Whistler Search and Rescue are advising people who are ski-touring glaciers in the backcountry to keep themselves roped together after a crevasse rescue Sunday.
At around 12:30 p.m. a 26-year-old B.C. woman crashed through a snow bridge on the Spearhead Traverse and fell nine metres into a bergschrund crevasse where she became lodged.
The group was luckily within cell-phone range and her two male companions called 911 and a rescue got underway immediately. Nine rescuers went to the area in two helicopters.
Fortunately the weather was good and the woman was uninjured, all of which helped the rescue have a happy ending.
But said Whistler SAR manager Brad Sills, during the course of the rescue it became clear that, while the party was well equipped and in good physical shape, none of them had a rope.
Indeed two more ski touring groups on the same path who stopped to help were also not roped together and without ropes.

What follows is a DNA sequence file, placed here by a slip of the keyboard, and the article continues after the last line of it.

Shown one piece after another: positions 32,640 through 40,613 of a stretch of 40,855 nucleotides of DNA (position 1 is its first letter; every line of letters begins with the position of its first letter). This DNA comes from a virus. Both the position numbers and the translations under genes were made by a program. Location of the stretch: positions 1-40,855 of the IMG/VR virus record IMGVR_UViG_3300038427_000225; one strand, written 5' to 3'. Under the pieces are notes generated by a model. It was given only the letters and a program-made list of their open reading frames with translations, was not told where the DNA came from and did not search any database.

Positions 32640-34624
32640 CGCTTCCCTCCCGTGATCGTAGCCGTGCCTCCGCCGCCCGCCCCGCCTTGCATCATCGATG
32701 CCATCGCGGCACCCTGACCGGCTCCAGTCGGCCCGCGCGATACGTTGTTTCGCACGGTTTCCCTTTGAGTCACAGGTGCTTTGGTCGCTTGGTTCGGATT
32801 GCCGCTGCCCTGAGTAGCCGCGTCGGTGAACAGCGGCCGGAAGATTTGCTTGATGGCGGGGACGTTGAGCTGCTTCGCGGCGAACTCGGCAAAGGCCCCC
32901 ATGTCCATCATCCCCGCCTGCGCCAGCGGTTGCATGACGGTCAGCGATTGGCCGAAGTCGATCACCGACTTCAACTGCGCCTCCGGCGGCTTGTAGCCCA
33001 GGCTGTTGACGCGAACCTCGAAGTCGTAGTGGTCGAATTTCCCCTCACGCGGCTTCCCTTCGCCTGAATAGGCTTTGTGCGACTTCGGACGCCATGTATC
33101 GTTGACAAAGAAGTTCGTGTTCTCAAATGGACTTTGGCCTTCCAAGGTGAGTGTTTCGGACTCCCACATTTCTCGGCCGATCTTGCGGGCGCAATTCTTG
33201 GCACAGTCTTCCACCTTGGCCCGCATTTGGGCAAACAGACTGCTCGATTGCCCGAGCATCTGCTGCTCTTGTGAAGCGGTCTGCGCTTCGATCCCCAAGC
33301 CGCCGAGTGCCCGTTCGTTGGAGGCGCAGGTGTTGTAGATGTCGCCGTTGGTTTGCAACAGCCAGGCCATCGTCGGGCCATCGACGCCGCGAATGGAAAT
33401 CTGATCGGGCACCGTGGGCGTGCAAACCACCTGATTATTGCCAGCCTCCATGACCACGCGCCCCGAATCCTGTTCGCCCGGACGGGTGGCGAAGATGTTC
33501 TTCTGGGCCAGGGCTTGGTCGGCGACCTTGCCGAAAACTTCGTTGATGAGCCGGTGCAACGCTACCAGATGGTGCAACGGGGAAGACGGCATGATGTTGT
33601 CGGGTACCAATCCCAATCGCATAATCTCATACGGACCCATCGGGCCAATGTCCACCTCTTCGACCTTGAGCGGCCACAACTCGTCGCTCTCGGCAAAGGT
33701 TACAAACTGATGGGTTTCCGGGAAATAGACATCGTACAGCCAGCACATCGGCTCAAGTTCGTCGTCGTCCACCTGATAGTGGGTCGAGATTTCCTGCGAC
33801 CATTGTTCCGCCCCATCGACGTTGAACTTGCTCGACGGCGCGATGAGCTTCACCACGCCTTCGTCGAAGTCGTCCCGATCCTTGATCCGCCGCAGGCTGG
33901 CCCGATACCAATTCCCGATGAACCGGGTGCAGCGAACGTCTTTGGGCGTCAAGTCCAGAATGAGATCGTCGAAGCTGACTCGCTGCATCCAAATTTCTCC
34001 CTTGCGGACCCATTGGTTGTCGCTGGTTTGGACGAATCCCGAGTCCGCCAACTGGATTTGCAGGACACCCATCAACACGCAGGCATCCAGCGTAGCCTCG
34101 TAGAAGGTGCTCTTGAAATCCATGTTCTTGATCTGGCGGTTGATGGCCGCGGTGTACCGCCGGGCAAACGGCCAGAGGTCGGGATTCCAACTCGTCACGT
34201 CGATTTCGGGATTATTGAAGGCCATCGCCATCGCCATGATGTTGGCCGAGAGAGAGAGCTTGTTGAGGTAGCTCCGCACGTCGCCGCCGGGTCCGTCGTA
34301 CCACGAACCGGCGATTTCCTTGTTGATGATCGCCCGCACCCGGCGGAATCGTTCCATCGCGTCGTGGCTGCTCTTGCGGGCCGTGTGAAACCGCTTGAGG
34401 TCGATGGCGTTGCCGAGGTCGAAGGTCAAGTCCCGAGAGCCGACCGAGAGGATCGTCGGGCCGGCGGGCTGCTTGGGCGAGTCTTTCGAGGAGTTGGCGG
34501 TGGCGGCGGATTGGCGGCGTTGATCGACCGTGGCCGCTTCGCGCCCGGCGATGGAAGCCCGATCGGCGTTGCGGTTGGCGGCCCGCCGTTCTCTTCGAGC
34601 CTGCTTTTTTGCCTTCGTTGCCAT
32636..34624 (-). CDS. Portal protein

“You should be roped,” said Sills.
“The basic rule is that anytime you are on a glacier you should be roped. Unfortunately in the Whistler area people have not been doing that and so we are reminding people that when they are traveling on glaciers they should be roped.”
This rescue could have turned sour if anything had delayed SAR.
People who fall into crevasses slowly melt the ice around them, slipping further and further down and wedging themselves more tightly into an already tight space.
“You gradually slip further and further down and it is so tight a rescuer can’t get to you,” explained Sills.
“I want to make sure that people understand this. People sometimes say, ‘Oh well, I fell in a hole. Big deal.’ But it is not always possible to get you out and so you need to be roped.”
The woman was finally pulled to safety around 3:45 p.m.
“The snow bridge collapsed because the snow was rotten and she fell through and you never know when that is going to happen,” said Sills.
“You don’t know when you are over a crevasse.
“It is a great time for ski touring — the days are long and warm — but the snow is rotting and you have to take precautions.”